DAY 1: THE WORD CLEANSES
PSALM 119:9

DAY 2: THE WORD DELIVERS
Psalm 119:11, 170

DAY 3: THE WORD SHOULD BE OBEYED
Psalm 119:17, 158

DAY 4: THE WORD SHOULD NOT BE NEGLECTED
Psalm 119:16

DAY 5: THE WORD REVIVES
Psalm 119:25, 107

DAY 6: THE WORD STRENGTHENS
Psalm 119:28

DAY 7: THE WORD STABILIZES
Psalm 119:38

DAY 8: THE WORD IS LIFE-CHANGING
Psalm 119:41

DAY 9: THE WORD IS TRUSTWORTHY
Psalm 119:42

DAY 10: THE WORD IS TRUTH
Psalm 119:43

DAY 11: THE WORD GIVES LIFE
Psalm 119:50

DAY 12: THE WORD PROMISES MERCY
Psalm 119:58

DAY 13: THE WORD SHAPES OUR LIFE
Psalm 119:65

DAY 14: THE WORD KEEPS US
Psalm 119:67

DAY 15: THE WORD IS OUR HOPE
Psalm 119:74, 81

DAY 16: THE WORD PROMISES KINDNESS
Psalm 119:76, 82

DAY 17: THE WORD IS SETTLED IN HEAVEN
Psalm 119:89

DAY 18: THE WORD RESTRAINS OUR FEET FROM EVIL
Psalm 119:101

DAY 19: THE WORD IS A LAMP TO OUR FEET
Psalm 119:105

DAY 20: THE WORD UPHOLDS ME
Psalm 119:116

DAY 21: THE WORD IS RIGHTEOUS
Psalm 119:123

DAY 22: THE WORD DIRECTS OUR STEPS
Psalm 119:133

DAY 23: THE WORD IS PURE
Psalm 119:140

DAY 24: THE WORD IS OUR SPIRITUAL FOOD
Psalm 119:148

DAY 25: THE WORD IS ABSOLUTE TRUTH
Psalm 119:160

DAY 26: THE WORD IS AWESOME
Psalm 119:161

DAY 27: THE WORD IS A SPIRITUAL TREASURE
Psalm 119:162

DAY 28: THE WORD GIVES ANSWERS
Psalm 119:167

Click here for a downloadable version.

 

© Portland Bible College 2017

Video Tutorials for Logos Bible Software

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Here are the Logos video tutorials we have developed specifically for Intro to Bible Study, Bible Research and Hermeneutics. While there are plenty of good tutorials in Logos itself, and on the web, these videos take the time to explain how to use Logos to perform the tasks and assignments given in the PBC classes. The videos are password protected. If you have taken the classes at PBC, you should have been given a password. Contact Travis Arnold if you cannot access them.

  1. Getting Started in Logos – Set up Logos in a way that makes it easy to use for the required tasks ahead.
  2. Basic Search – Learn how to search your entire library for words, phrases, etc.
  3. Bible Search – Learn how to search your Bibles for words, phrases, etc.; and how to analyze the results
  4. Original Languages – Starting with the English Bible that you understand, learn how to find and read definitions of the Hebrew and Greek words being translated into English
  5. Finding Every Occurrence – Learn to search your Bible for Hebrew and Greek words (not just English words) in order to find every occurrence of a particular original-language word
  6. Bible Dictionaries – Learn how to access and use your Bible dictionaries and encyclopedias to study Bible people, places, things and themes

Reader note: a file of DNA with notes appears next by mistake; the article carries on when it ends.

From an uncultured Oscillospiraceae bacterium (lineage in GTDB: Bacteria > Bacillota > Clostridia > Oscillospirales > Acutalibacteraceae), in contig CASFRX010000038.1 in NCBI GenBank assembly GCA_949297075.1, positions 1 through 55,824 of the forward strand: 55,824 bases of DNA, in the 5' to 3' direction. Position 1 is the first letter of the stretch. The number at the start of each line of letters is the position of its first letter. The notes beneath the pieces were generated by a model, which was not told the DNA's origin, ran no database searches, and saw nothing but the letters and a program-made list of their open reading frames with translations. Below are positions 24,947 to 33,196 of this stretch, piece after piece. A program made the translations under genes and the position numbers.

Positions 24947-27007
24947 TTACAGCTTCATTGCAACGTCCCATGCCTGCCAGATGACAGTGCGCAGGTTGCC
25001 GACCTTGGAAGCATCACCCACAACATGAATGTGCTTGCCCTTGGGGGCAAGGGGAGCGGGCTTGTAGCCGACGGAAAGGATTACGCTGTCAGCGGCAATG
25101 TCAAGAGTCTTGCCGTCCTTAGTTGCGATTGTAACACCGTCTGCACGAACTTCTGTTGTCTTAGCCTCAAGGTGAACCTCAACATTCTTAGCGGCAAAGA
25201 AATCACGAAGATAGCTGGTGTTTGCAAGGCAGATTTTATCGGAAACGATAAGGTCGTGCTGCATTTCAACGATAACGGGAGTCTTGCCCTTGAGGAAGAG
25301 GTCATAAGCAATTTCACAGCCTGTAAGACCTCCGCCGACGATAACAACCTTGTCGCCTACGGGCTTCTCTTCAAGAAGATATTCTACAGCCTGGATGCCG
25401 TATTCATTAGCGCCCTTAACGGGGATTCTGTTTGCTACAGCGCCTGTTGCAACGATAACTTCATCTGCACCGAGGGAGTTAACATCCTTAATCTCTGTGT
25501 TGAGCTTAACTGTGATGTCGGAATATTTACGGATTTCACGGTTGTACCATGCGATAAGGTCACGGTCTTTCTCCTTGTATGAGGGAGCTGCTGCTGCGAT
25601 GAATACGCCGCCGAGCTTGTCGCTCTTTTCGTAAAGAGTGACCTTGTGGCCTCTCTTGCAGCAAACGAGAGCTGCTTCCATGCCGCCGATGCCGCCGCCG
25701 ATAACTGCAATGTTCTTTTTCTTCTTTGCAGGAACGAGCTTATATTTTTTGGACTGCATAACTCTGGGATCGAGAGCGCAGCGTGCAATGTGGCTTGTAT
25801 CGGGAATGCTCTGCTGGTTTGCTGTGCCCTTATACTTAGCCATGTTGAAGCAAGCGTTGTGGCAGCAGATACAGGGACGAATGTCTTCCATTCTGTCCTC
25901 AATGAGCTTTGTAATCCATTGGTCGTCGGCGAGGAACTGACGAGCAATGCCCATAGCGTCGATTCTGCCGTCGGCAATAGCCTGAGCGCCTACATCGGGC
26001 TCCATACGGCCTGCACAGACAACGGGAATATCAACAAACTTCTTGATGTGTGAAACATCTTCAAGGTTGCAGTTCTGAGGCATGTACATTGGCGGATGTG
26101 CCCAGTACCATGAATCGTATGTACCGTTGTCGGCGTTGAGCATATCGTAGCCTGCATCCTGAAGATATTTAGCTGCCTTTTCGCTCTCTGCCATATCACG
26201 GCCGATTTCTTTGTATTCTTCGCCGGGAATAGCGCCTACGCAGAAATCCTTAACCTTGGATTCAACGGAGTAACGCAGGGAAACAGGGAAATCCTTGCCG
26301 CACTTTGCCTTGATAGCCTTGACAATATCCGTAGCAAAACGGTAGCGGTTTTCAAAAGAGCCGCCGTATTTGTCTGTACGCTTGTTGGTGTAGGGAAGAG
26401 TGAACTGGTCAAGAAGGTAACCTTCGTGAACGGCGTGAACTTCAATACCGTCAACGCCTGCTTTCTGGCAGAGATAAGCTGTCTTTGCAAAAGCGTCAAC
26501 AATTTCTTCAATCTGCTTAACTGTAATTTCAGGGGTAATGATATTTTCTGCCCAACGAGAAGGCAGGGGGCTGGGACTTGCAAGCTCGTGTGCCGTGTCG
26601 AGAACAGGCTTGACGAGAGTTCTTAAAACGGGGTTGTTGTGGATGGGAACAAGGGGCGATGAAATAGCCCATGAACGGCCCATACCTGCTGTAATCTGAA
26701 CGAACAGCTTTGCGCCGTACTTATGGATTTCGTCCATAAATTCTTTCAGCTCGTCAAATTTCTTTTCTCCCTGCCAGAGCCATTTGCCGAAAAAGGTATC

7. Topical Studies – Learn how to use Nave’s Topical Bible to find pertinent Bible passages related to particular topics
  8. Character Studies – Learn how to use the skills acquired in the videos above to perform character studies according to the Portland Bible College model
  9. Mounce’s Expository Dictionary – Learn how to use “Mounce’s Complete Expository Dictionary of Old and New Testament Words” to go deeper into the meaning and background of key Bible words (required for PBC word studies)
  10. Word Studies – Learn how to use the skills acquired in the videos above (and some new methods) to complete word studies according to the PBC model
  11. Morphology – Learn how to use reverse interlinears and the information window to access morphological information about a Hebrew or Greek word
  12. Comparative Mention – Learn different approaches to finding comparative passages using Logos

If True Morality Exists, God Must Exist

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C. S. Lewis opens his famed book, Mere Christianity, by presenting a convincing case for the existence of God. I am going to summarize his argument here; but I recommend you purchase the book and read it for yourself—it’s an easy-to-read classic.

Lewis begins with a description of people arguing over some misdeed that has been committed. Cutting in line. Stealing a seat. Breaking a promise. He notes how fascinating it is that people always make the claim that the offending deed was wrong. Even if they don’t make that claim outright, the fact that they are so upset indicates that they believe some rule has been broken. Moreover, the offender hardly ever says, “To hell with your standard” (Lewis’ words). Instead, he explains why his actions were justified—he had some special reason for breaking the rule. This, of course, admits that there is in fact a standard. And if the offender is so bold as to claim that there is no standard—that he can do whatever he wants—he almost always appeals to this very standard when someone wrongs him later on!

Lewis then claims something bold. The above scenario indicates that there is indeed a basic universal standard of morality governing all humans. Sure, different civilizations have had slightly different perspectives about how morality should play out; but there have never been any major differences between societies regarding basic morality (a point further defended as Lewis continues). But the astounding thing is this: though we all sense obligation to this Moral Law, none of us really keep it! Over time “we have all failed to practise ourselves the kind of behaviour we expect from other people.” And when we do fail to practice it, we almost always make excuses for why our failure is understandable, given the circumstance. Of course, this just further proves how real the Moral Law is to us and how obligated we feel to keep it.

If there is a Moral Law, there must be a Lawgiver. God is the best explanation for the fact that all humans have, more or less, this concept of right and wrong.

If you find any of this compelling, or if you have some objections to Lewis’ logic (or rather my imperfect summary of it), please watch this video. It is a reading of a chapter from Mere Christianity in which Lewis tackles some of the major objections to his claim.